I’ll be honest. I have been incredibly busy for the last nine months or so. Good busy, but crazy. So one day recently, I was plugging along through my hectic daily ritual when — BOOM! A blast from the past flat out whacked me upside the head and stopped me dead in my proverbial tracks. It was this:
For whatever reason, the Telluride Bluegrass Festival, which recently held its 41st annual weekend event, uploaded a bunch of videos from years past. And the selection above? That is the band Crossroads performing at the Festival in June, 1980. Members of the band: Pat Flynn (lead guitar, mandolin, vocals), Jerry Fletcher (drums, vocals), Dan Wilson (bass, mandolin, guitar, vocals), and me (rhythm guitar, bass, vocals).
That’s right. Me. The dude with the moustache and the platform sandals (?!?!?!)
My good friend Pat Flynn sent me the link out of nowhere. I watched us performing “Sarah and the Summer,” a song written by our musical compatriot Jimmy Ibbotson of The Nitty Gritty Dirt Band, and my brain melted into a puddle of fragmented memories.
It got me thinking. Hard. How did I get from there, playing on stage at Telluride in front of several thousand music fans, to here — husband, father, screenwriter, teacher, blogger?
So I traced my life’s journey and it hit me in a powerful way: I have gone down so many paths, each one of them could have become The Story Of My Life.
Here is a list of some of those possibilities:
I could have majored in political science in college, my original intent, and gone on to become a political consultant.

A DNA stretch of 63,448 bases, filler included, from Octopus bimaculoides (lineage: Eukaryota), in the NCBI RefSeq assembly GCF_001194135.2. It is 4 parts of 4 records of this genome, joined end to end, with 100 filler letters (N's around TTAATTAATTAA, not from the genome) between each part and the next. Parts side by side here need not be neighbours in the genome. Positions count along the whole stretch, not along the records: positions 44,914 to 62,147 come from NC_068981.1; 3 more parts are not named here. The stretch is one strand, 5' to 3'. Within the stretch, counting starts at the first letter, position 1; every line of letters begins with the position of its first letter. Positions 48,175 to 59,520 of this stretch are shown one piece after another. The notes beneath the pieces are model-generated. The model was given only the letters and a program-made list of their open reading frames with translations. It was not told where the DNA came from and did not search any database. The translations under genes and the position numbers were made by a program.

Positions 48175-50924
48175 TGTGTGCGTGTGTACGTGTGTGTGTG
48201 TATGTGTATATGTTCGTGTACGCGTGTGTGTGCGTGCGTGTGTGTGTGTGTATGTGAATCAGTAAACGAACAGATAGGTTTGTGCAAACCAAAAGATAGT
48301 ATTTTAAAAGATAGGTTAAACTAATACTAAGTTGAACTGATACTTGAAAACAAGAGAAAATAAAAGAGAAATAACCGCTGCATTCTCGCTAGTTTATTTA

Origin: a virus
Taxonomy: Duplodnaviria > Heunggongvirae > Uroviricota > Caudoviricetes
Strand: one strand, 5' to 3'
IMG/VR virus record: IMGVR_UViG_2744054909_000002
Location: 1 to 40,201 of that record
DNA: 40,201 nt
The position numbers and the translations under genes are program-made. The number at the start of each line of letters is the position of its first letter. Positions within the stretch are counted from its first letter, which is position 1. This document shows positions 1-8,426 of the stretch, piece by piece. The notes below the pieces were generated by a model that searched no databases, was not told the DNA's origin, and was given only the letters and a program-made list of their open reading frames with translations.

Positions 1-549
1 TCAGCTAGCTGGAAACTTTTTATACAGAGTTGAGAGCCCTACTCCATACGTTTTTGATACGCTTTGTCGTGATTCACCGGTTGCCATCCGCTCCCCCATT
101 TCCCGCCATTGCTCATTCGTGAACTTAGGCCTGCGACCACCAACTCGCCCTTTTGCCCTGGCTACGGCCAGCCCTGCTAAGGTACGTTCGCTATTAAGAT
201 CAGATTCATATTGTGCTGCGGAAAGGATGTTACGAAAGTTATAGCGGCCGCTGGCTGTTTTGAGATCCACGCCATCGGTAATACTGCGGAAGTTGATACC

I could have accepted my boss’s offer (my summer job for 4 years) to become a full-time salesman, then eventual owner of a rug and carpet business in Virginia Beach, Virginia.
I could have followed up my Masters degree at Yale with a Ph.D. and become an academic focusing on primitive Christianity (this was my primary goal from the third year of college through grad school).
I could have become a professional musician (which is what led me to take a break from academics). Indeed pretty much supported myself for 7 years playing music, averaging over 200 gigs annually.
I could have become a full-time minister in Aspen, Colorado.
I could have built on my ‘success’ as a salesman at the Guitar Center in San Francisco and become a manager at new store opening in San Jose, California, then worked my way up the corporate ladder under the tutelage of this guy.
I could have become a stand-up comedian, something I did for 2 years after my stint as a musician.
I could have followed any number of friends, girlfriends and opportunities down dozens of paths, but what I did was this.
I got married and became the father of two sons.
I became a screenwriter and worked in Los Angeles for 15 years.
I became a television producer for Trailblazer Studios for 8 years.
On a whim, I started teaching screenwriting as a hobby through UCLA Extension’s Writers Program.
On another whim, I began teaching screenwriting at the University of North Carolina, Chapel Hill in the Writing for the Screen & Stage program.
On yet another whim, I started blogging at Go Into The Story.
Then Franklin Leonard reached out to me and this became the official screenwriting blog of the Black List.